SY: Speaking of the improv, do you feel that added an authenticity and creativity to the characters’ histories and bonds with each other?
VM: For me, no, because I’m not very good with improv. (laughs) So if I improvise too much, it just sounds like bad writing. I really had to stick to the script, with a few exceptions.
Like when Elias are walking through the park, a lot of that dialogue came out of him and I talking. But that was easy improv, because Elias and I know each other so well. Howard liked it, so he kept it as part of the scene.
SY: How did you bond with your co-stars, including Elias, Jennifer Jason Leigh and Jane Seymour? Did you have any rehearsal time with them before you before you began filming?
VM: No, there wasn’t any time for us to rehearse, but to have that time for a film is very unusual now. Usually the filmmakers just can’t afford it, or they just don’t have the time for it.
But Elias and I are very comfortable with each other, and I’ve always wanted to work with him. In fact, we have worked together before (including on the 2009 horror thriller, ‘The Haunting in Connecticut’). We made a film called ‘The Prophecy’ together, which was a terrible movie (laughs) that came out many years ago.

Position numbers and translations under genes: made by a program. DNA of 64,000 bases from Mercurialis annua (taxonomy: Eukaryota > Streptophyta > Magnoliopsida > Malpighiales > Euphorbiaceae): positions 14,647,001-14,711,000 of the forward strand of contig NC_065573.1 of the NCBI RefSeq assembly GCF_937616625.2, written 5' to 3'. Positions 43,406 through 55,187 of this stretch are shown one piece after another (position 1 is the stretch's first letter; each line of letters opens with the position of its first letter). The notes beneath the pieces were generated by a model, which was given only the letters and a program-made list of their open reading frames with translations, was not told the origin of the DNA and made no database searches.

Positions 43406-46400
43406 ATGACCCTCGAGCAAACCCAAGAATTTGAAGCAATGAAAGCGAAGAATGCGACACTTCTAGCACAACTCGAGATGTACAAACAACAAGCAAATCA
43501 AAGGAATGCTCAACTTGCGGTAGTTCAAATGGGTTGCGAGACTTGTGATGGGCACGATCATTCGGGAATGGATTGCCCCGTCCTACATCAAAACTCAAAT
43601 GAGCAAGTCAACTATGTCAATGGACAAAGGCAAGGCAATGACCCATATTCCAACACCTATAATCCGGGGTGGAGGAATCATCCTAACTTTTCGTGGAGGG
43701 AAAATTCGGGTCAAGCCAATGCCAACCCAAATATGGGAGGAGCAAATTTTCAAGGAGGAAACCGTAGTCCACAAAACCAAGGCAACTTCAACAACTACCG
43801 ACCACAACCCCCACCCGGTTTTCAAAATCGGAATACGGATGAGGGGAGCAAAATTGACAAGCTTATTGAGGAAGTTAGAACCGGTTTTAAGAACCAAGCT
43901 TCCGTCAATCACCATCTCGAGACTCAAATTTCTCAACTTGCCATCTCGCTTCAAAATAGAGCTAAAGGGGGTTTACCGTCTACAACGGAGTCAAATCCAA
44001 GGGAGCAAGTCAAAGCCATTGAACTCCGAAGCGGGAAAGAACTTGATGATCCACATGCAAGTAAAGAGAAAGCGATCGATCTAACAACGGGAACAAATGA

Elias is one of the best actors around. Most actors know who he is, just like most actors knew who Paul Giamatti was before ‘Sideways.’
One of the most interesting things with Elias is that we had to kiss (for ‘Jake Squared’). But we had never kissed before in real life. Not that I didn’t want to, but that’s not who we are, as we’re just good friends. So all the dialogue about our feelings for each other over many years was different from the fact that Elias is like my brother. So that part was making us laugh.